11 days in Rome, Province of Siena & Lake Garda Itinerary

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— 4 nights
— 4 nights
— 2 nights


Rome — 4 nights

Eternal City

Aptly nicknamed the Eternal City, Rome is the birthplace of the Roman Empire, one of the world's greatest civilizations ever.
Kids will enjoy Colosseum and Palatine Hill. Change things up with these side-trips from Rome: Tivoli (Villa Adriana & Villa d'Este). The adventure continues: admire the local landmark of Trevi Fountain, make a trip to Spanish Steps, admire the striking features of Pantheon, and steep yourself in history at Roman Forum.

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Tel Aviv, Israel to Rome is an approximately 7-hour flight. Due to the time zone difference, you'll gain 1 hour traveling from Tel Aviv to Rome. Traveling from Tel Aviv in August, Rome is slightly colder at night with lows of 24°C. Finish your sightseeing early on the 14th (Sun) so you can drive to Siena.
Side Trips
Find places to stay Aug 10 — 14:

Siena — 4 nights

Cultural Heart of Tuscany

Siena, a medieval Tuscan city, features numerous attractions, including a historic town center, alleyways, towers, and well-preserved buildings.
Attractions like Duomo di Siena and Piazza del Campo make great kid-friendly stops. Change things up with a short trip to Le Sorgenti dell'Ermicciolo in Vivo d'Orcia (about 1h 20 min away). The adventure continues: deepen your understanding at Scuola di Cucina di Lella, enjoy breathtaking views from Torre del Mangia, admire the masterpieces at Pinacoteca Nazionale, and explore the historical opulence of Palazzo Pubblico and Museo Civico.

To see reviews, more things to do, photos, and more tourist information, you can read our Siena travel route planner.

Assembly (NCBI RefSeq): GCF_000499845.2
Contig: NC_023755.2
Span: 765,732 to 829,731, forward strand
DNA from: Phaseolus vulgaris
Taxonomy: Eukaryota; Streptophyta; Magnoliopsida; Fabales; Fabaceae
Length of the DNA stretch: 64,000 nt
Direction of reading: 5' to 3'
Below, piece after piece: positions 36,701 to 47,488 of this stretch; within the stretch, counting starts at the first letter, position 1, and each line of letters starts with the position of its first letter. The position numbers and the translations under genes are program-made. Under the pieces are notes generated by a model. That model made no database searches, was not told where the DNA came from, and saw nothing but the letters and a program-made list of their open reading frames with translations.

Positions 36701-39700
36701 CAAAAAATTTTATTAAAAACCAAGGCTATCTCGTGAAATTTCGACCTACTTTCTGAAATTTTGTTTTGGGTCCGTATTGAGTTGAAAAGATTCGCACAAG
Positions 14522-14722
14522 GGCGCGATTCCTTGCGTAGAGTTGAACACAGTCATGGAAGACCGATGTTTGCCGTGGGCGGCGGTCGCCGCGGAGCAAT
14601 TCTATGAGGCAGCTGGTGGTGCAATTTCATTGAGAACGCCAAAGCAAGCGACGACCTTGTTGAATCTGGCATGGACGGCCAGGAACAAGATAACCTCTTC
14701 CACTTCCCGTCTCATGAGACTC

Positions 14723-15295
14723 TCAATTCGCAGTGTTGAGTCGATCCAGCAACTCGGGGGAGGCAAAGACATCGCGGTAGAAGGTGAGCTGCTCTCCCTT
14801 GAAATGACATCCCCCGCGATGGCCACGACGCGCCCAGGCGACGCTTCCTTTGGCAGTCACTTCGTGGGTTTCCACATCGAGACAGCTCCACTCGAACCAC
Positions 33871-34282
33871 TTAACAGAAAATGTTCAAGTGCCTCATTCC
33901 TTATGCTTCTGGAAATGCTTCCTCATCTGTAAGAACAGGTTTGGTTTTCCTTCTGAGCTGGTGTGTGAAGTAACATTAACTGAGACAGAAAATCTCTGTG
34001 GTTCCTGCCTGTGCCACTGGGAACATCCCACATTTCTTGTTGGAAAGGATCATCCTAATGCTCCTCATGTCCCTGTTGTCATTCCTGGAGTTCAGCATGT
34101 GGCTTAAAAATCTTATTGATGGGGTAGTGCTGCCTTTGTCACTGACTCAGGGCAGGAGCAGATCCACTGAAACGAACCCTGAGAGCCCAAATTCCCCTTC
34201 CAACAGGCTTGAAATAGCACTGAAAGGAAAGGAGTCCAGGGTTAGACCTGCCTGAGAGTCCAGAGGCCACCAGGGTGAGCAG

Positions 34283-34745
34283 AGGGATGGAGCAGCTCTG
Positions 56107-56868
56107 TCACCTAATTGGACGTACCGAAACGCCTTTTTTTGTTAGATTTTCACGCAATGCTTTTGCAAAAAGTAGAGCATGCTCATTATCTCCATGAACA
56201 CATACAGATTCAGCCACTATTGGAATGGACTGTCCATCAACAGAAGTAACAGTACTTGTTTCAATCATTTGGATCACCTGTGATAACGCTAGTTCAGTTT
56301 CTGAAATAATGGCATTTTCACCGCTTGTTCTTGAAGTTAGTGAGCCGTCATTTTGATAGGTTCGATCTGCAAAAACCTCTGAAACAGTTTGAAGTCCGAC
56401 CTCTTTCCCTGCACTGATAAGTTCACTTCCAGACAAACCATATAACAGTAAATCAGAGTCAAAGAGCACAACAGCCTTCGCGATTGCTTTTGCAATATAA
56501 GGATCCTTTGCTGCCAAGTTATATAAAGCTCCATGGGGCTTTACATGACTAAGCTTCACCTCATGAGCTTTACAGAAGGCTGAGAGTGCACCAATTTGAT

Getting from Rome to Siena by car takes about 2.5 hours. Other options: take a bus; or take a train. In August in Siena, expect temperatures between 37°C during the day and 22°C at night. Cap off your sightseeing on the 18th (Thu) early enough to go by car to Lazise.
Tours · Historic Sites · Parks · Museums
Side Trip
Find places to stay Aug 14 — 18:

Lazise — 2 nights

Lazise is a comune (municipality) in the Province of Verona in the Italian region Veneto, located about 120km west of Venice and about 20km northwest of Verona. Kick off your visit on the 19th (Fri): admire the natural beauty at Heller Garden, then contemplate the waterfront views at Lago di Garda, and then enjoy the sand and surf at Al Corno Beach. Keep things going the next day: don't miss a visit to Lungolago di Lazise and then get in on the family fun at Gardaland Park.

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You can drive from Siena to Lazise in 3.5 hours. Other options are to do a combination of train and bus; or take a bus. Expect a daytime high around 35°C in August, and nighttime lows around 21°C. Cap off your sightseeing on the 20th (Sat) early enough to catch the flight back home.
Parks · Outdoors · Nature · Theme Parks
Side Trips
Find places to stay Aug 18 — 20:

Province of Siena travel guide

Landmarks · Wineries & Vineyards · Churches
Siena is a city in Tuscany, Italy. It is the capital of the province of Siena.The historic centre of Siena has been declared by UNESCO a World Heritage Site. It is one of the nation's most visited tourist attractions, with over 163,000 international arrivals in 2008. Siena is famous for its cuisine, art, museums, medieval cityscape and the Palio, a horse race held twice a year.HistorySiena, like other Tuscan hill towns, was first settled in the time of the Etruscans (c. 900–400 BC) when it was inhabited by a tribe called the Saina. The Etruscans were a tribe of advanced people who changed the face of central Italy through their use of irrigation to reclaim previously unfarmable land, and their custom of building their settlements in well-defended hill forts. A Roman town called Saena Julia was founded at the site in the time of the Emperor Augustus. Some archaeologists assert that Siena was controlled for a period by a Gaulish tribe called the Senones.According to local legend, Siena was founded by Senius and Aschius, two sons of Remus and thus nephews of Romulus, after whom Rome was named. Supposedly after their father's murder by Romulus, they fled Rome, taking with them the statue of the she-wolf suckling the infants (Capitoline Wolf), thus appropriating that symbol for the town. Additionally they rode white and black horses, giving rise to the Balzana, or coat of arms of Siena with a white band atop a dark band. Some claim the name Siena derives from Senius. Other etymologies derive the name from the Etruscan family name Saina, the Roman family name Saenii, or the Latin word senex "old" or its derived form seneo "to be old".